REVIEW: Brian and Charles [2022]

Is this interesting? Director Jim Archer and screenwriters David Earl and Chris Hayward created a dryly comic odd couple five years ago in Brian (Earl) and his robot Charles (Hayward). Building upon their twelve-minute introduction seemed natural as the reasons for their friendship (Brian’s wintry isolation at his cottage miles from everywhere put a dark, depressive shadow across his life) provided ample opportunity to mine the emotional and psychological intricacies we have as a species when it comes to relationships. Charles becomes a sort of hybrid pet and child to…

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REVIEW: Brian and Charles [2017]

I was very low. Brian Gittins (David Earl) lives in a cottage well off the beaten path—proud that the nearest shop is about seven miles away. We assume this is his choice. That he enjoys the solitude. But even introverts need human interaction at some point. So, when the inevitable depression set in, Brian decided to build a friend. With a found head and some cogs to go with the levers he “knew were lying about,” Charles (Chris Hayward) is born. What starts as a one-sided dynamic wherein the latter…

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REVIEW: Good Luck to You, Leo Grande [2022]

So, what is your fantasy? Nancy Stokes (Emma Thompson) anxiously awaits her guest, fussing about her clothes and drinking champagne to ease her nerves. Leo Grande (Daryl McCormack) finishes his coffee, smiling at the baristas as he waves goodbye before heading to the hotel. He knocks at the door. She startles, walking to it before lingering so long at the peep hole that he begins to bend to try and look back. Beyond their obvious age difference, this disparity of emotional and psychological calm is what’s most present when they…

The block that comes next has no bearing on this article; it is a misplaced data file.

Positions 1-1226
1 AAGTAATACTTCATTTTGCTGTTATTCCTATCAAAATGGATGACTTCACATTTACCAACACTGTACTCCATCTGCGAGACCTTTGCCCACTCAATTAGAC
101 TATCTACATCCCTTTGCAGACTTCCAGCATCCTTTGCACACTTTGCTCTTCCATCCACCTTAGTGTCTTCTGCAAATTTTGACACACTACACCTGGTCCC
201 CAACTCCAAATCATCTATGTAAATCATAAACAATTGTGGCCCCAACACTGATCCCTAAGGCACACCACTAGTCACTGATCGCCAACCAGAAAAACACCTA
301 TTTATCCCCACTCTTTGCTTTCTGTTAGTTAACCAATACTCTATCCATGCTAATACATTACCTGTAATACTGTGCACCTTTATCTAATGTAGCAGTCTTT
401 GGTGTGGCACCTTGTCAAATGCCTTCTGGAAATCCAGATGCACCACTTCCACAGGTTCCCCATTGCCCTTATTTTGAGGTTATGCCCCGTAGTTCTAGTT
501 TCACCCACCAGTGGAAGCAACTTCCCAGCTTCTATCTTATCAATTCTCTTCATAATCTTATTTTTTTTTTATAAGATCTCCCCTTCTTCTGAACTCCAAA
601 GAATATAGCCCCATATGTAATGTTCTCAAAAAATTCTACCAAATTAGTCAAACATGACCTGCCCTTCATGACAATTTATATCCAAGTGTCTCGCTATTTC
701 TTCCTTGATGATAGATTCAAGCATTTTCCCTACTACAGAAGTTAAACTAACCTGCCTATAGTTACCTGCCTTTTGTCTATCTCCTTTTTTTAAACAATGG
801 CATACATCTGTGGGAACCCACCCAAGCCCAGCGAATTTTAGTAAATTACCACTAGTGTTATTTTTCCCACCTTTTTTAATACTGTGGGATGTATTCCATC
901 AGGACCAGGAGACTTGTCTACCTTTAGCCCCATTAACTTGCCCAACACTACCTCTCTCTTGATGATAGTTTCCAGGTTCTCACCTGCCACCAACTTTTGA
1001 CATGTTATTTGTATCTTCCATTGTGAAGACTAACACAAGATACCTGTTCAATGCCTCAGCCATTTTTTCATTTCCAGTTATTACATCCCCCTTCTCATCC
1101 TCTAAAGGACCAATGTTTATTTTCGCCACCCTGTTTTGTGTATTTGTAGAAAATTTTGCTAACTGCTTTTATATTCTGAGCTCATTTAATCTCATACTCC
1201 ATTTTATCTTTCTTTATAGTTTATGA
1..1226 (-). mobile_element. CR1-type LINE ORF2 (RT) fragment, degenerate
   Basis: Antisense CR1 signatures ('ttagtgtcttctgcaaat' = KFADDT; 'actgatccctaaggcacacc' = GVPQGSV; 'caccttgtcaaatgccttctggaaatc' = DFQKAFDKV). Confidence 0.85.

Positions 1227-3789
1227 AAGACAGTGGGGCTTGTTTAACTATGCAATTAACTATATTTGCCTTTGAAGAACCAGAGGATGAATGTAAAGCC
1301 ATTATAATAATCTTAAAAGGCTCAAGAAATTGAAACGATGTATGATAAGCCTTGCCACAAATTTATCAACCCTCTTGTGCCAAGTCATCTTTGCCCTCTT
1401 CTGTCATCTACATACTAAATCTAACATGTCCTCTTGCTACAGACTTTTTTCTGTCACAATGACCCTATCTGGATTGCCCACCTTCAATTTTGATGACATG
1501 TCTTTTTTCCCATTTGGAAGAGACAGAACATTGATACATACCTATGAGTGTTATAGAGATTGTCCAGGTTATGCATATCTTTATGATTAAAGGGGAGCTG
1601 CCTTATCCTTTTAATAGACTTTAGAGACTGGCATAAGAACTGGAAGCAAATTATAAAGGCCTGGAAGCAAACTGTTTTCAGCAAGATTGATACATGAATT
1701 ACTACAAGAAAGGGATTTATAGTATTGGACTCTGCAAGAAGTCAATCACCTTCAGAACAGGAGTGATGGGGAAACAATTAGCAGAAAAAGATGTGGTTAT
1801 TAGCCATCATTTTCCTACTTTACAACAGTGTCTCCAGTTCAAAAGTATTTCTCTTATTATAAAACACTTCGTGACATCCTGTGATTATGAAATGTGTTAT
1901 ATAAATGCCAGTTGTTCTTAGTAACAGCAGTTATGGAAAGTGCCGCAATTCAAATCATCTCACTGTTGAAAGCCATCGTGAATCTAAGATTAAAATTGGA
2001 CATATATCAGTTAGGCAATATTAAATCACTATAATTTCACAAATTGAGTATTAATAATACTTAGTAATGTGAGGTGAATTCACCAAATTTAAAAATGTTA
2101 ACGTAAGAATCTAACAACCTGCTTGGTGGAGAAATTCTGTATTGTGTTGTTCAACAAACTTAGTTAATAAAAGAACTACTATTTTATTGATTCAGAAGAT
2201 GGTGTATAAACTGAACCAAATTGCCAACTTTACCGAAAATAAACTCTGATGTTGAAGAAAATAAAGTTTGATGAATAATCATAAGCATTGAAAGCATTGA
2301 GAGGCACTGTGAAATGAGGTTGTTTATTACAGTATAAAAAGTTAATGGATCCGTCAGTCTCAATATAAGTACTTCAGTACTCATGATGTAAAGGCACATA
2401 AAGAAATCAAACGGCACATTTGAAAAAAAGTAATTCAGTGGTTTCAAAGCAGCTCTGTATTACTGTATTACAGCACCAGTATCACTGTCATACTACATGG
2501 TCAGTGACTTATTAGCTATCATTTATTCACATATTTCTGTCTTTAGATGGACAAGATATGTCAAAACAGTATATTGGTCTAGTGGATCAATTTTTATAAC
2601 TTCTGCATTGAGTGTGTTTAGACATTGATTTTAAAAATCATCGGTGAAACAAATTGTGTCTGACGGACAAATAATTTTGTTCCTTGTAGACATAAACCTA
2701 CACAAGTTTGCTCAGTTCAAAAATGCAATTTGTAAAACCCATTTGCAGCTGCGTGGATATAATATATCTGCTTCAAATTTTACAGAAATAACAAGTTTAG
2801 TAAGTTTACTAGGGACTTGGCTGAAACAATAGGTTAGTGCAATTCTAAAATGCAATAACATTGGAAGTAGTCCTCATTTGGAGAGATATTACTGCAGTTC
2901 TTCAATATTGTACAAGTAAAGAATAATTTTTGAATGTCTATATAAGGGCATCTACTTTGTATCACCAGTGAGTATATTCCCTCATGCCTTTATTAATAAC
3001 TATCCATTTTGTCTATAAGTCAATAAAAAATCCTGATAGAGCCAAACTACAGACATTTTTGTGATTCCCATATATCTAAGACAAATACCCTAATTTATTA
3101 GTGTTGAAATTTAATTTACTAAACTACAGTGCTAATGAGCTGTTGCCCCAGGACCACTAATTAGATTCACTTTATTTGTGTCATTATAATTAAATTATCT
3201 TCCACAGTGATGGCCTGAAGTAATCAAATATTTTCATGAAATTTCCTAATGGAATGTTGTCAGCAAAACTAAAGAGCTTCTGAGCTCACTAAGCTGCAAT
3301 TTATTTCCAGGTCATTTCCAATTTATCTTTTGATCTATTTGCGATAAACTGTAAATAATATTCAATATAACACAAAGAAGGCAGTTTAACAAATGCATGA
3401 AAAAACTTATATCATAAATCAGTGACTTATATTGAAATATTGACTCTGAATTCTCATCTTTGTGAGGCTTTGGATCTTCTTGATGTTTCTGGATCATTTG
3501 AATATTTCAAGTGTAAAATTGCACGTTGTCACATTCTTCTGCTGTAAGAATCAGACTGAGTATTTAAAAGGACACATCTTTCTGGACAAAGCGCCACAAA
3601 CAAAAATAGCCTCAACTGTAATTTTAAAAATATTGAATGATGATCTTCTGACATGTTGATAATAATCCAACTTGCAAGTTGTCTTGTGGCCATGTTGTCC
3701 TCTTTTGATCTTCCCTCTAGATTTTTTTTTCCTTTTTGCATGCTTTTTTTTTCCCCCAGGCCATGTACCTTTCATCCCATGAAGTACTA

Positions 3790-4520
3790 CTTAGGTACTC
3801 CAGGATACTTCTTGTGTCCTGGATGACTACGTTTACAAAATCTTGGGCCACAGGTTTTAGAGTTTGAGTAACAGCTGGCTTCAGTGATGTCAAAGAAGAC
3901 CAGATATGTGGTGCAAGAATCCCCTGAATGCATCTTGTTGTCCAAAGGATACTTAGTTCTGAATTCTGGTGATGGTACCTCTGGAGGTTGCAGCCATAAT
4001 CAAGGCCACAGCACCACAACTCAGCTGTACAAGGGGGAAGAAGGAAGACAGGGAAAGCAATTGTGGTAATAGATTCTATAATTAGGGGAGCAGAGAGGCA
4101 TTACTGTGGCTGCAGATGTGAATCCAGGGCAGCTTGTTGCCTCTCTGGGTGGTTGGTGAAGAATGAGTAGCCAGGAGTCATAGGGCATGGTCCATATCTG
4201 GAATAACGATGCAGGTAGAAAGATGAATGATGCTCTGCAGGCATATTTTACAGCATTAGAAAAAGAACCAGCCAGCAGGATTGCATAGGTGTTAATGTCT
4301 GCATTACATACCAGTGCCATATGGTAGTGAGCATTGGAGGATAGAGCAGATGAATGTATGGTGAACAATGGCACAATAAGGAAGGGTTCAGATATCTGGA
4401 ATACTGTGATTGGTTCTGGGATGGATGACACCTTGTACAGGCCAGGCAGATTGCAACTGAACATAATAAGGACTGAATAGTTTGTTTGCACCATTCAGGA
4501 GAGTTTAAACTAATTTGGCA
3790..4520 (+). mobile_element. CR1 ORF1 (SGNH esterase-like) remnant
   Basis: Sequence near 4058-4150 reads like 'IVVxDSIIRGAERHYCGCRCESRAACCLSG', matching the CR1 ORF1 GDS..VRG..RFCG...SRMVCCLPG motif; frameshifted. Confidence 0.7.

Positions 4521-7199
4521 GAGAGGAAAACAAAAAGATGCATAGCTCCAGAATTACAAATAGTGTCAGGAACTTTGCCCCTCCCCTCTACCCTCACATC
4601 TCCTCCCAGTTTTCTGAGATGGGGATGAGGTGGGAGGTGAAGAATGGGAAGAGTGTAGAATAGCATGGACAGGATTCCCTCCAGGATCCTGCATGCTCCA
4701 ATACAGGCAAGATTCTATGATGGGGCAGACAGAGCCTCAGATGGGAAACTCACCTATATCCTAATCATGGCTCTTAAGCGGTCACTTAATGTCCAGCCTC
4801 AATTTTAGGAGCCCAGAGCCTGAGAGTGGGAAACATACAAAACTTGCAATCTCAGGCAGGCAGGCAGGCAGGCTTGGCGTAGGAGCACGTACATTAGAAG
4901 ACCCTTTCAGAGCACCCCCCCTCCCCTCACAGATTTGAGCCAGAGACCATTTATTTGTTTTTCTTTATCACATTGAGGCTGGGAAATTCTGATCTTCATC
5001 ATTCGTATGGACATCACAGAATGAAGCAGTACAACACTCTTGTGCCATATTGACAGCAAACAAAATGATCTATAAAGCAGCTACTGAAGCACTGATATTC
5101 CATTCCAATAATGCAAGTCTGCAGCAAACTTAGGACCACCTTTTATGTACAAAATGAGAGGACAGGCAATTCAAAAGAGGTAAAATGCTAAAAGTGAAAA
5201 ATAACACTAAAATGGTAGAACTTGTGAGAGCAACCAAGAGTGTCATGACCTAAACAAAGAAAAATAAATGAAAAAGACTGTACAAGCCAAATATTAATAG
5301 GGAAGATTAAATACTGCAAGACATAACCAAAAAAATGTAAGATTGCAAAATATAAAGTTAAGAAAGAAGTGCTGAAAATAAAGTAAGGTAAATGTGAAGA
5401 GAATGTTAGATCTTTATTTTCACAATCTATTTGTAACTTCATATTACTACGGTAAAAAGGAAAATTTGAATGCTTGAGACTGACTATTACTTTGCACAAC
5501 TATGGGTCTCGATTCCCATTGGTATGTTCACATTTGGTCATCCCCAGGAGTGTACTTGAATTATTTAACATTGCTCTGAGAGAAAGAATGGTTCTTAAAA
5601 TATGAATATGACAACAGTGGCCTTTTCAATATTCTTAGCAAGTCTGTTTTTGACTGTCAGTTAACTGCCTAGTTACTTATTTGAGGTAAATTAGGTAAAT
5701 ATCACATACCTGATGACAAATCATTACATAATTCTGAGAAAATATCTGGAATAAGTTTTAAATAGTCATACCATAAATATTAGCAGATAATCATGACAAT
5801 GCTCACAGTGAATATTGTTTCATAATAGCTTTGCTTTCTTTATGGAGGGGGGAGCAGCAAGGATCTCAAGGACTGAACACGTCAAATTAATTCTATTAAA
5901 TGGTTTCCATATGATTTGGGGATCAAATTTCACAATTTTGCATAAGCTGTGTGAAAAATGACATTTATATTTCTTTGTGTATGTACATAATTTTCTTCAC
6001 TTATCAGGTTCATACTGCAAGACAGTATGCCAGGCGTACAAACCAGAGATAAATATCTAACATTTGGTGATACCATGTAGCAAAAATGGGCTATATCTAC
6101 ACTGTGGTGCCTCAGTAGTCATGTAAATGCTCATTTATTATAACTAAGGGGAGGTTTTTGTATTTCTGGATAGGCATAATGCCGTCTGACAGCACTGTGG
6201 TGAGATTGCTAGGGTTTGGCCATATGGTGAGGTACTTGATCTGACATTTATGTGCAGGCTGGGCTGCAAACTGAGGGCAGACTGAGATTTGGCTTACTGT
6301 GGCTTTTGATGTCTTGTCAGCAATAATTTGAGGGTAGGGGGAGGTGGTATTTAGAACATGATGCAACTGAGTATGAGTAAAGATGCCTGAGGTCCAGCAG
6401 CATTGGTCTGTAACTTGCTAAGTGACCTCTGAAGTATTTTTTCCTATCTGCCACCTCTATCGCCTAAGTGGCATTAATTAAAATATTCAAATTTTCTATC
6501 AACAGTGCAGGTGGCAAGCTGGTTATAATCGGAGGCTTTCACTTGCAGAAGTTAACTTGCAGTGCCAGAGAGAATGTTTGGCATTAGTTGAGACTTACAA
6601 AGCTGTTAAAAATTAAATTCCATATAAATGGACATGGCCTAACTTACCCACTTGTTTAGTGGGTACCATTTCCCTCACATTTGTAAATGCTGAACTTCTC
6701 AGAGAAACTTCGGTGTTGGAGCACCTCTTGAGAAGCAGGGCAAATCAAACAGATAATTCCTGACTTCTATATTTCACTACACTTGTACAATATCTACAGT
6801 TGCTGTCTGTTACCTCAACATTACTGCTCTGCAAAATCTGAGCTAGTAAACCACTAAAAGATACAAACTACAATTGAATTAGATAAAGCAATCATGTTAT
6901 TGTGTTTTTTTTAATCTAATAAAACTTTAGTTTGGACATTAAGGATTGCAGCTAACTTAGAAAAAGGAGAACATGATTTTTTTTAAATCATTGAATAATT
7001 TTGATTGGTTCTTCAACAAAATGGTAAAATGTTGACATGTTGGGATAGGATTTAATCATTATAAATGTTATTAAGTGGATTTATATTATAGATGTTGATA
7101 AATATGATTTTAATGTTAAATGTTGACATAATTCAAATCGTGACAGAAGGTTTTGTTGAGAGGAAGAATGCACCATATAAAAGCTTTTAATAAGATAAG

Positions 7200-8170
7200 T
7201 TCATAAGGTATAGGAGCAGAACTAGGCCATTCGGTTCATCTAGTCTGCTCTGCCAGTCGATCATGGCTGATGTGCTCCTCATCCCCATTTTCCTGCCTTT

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TRIBECA22 REVIEW: Natten har øjne [Attachment] [2022]

Was that somehow my fault? Leah’s (Ellie Kendrick) reasons for being in Denmark are purely academic. At least, that’s what she tells former actress Maja (Josephine Park) upon meeting by accident at a bookshop. It’s a cutely fateful collision, the former with a stack of research and the latter dressed as an elf while running to an engagement to read to a bunch of school children. Maja’s haste causes a mix-up in their attempt to pick everything up, ensuring they must come together once more in calmer circumstances. A mug…

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REVIEW: Sonic the Hedgehog 2 [2022]

Dot, dot, dot. The first Sonic the Hedgehog movie ended with an apparent happy ending for Sonic (Ben Schwartz) and his new adopted family (James Marsden‘s Tom and Tika Sumpter‘s Maddie Wachowski). Not only had the little “blue devil” found a way to focus his speed force and send unhinged government spook Dr. Robotnik (Jim Carrey) through a portal to the uninhabited “Mushroom Planet,” his heroism also endeared him to the town of Green Hills enough to invite him in as a covert member of their citizenship. Between a visit…

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REVIEW: Dashcam [2022]

He’s got a butt buffet. Annie Hardy (played by Annie Hardy, of indie rock Giant Drag fame) is sick of COVID. Who isn’t, right? While most are sick of the nonsense perpetrated by bad faith politicians and partisan, anti-vax cultists who ensured the pandemic’s longevity via multiple mutated variants and an ever-increasing contentiousness pitting “prevention” versus “restriction,” however, she is one of those bad faith, partisan, anti-vax cultists. And that’s fine if there’s a reason for her to be one. Unfortunately, it doesn’t take more than five minutes to realize…